In the last two weeks I wrote about my reading and study goals for the year and beyond. This week I’m looking at health and fitness. I’m sure I’ve read somewhere that physical activity is good for one’s intellect and memory as well, so it’s all connected, really, and it would be remiss of me to not set some goals here too.
I actually wrote this post in mid-January, and scheduled it to be published almost three weeks later, so hopefully I’ve made more progress, or otherwise this will help serve as a reminder to myself about what I’m supposed to be doing!
An easy-ish one to start off with: I haven’t been running much in the last couple of months due to illness and laziness and various other excuses, and I’d really like to rectify this. I used to run quite regularly, and in the past I’ve gone running despite rainy days, exhaustingly long hours at work, humid weather, and having so many other things to do; so I’m reasonably confident that I can get back into this without needing much coaxing. In fact, I’m already pretty much back on track. I’m not sure if I want to work my way up to doing 10km runs again, but if I do at least one 5km run every week or so, I’ll be happy.
I do have another fitness goal, though, for which I’m note quite sure what the outcome will be like. This goal is to be able to do chin-ups (or pull-ups) unassisted. Maybe even just three consecutive chin-ups would be good. A friend of mine took up rock climbing last year (or the year before?), and she assures me that it’s very possible to train yourself to be able to do chin-ups. The park near my workplace has some bars I can use, so I’m planning on fitting in some quick practice sessions before/after work.
The reason I want to do this is twofold: first, I want to improve my upper body strength; and second, I want to conquer an exercise that I’ve always struggled to do. This is actually not dissimilar to the time I decided that I wanted to be able to do proper push-ups. I distinctly remember a grade 8 HPE (health & physical education) class in which we had to do a number of different exercises to measure our fitness, and, although I did reasonably well in the other tests, I really, embarrassingly struggled with push-ups. Of course, at that age, I’d never had reason to think about upper body strength, especially since I was reasonably fit and active anyway.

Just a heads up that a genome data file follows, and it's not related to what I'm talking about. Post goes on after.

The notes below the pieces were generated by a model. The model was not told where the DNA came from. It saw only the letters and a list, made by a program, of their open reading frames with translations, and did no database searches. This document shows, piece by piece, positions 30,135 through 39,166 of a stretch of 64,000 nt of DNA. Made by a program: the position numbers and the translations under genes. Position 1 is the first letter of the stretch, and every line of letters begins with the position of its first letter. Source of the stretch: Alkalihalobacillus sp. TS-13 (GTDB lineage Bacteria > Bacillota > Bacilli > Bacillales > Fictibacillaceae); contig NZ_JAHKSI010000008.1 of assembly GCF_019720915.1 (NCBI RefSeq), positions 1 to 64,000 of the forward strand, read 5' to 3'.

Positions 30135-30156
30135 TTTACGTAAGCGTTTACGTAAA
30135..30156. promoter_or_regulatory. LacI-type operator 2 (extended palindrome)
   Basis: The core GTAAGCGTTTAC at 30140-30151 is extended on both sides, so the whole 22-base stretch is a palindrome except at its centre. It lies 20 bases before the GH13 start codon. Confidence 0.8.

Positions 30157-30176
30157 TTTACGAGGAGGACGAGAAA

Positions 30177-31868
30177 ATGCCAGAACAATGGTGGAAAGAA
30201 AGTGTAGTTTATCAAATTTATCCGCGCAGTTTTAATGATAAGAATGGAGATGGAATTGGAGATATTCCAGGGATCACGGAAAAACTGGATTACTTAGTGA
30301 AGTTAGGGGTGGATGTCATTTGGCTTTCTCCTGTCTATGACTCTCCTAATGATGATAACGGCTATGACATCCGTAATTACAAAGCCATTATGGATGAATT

And perhaps it wasn’t a big priority back then, but I worked on it little by little, and now, on a good day, I can do more than 30 consecutive push-ups. I don’t even know if that is a good number, but I figured if I can do more push-ups than the number of years I’ve lived, I will know I’m improving year by year (up to a certain point, of course).
There is perhaps a third reason for wanting to improve my physical strength, which is related to the first reason, and that is that some part of me believes there is some correlation between physical, mental and emotional strength. I say “some part of me” because I’m not sure I wholly believe it, nor do I know when the thought first occurred to me. Still, there seems to be some merit in the idea, since weakness in one area seems to affect my perception of strength in the other two. At least, that might be how that works. Perhaps the influence of one area (I’m not sure which) is stronger than the other two. Honestly, I haven’t thought about this much; just wanted to put it out there. I might ponder this some more and write another post on it.
And between all of this, and to help me achieve all of these goals as well as my reading and study goals, I am still really determined to fix my sleep habits. This mostly means sticking to a more consistent bedtime, which I’ve set as 11pm, which I know is quite late for a lot of people, but I want to start off with something I know I can manage, and adjust from there. I also need to make sure it suits my work hours, varied as they can be. This will hopefully mean less daytime tiredness, less reliance on coffee (although I will allow myself to have one now and then because I do enjoy the taste), and less time wasted “catching up” on sleep on the week-end.
I did start doing this “fix my sleep” thing last year, so I don’t really want to think of it as a New Year goal. The other good habit I started last year was limiting my time on social media. One of the more recent system updates for my phone included a new feature which tracks screen time and lets you set time limits on certain apps. Since using this, my screen time has decreased or stayed close to the same on most weeks (compared to the preceding week), and presumably this time has gone to sleeping or doing something else more worthwhile.
I’ve currently also set a 12-minute daily limit (each) on Facebook and Instagram. It started off at 15 minutes, but I reckon even just knowing that there was a limit motivated me to spend less time on those apps, and I rarely reached the 15 minute mark (some days I don’t use these apps at all). My phone gives me a warning when there’s only five minutes left, and I usually take that as my cue to put my phone down and do something else. I’ve considered setting a WordPress limit, but that’s a bit trickier because I find blogs to be more stimulating and engaging compared to the other two, which are more mindless and simple.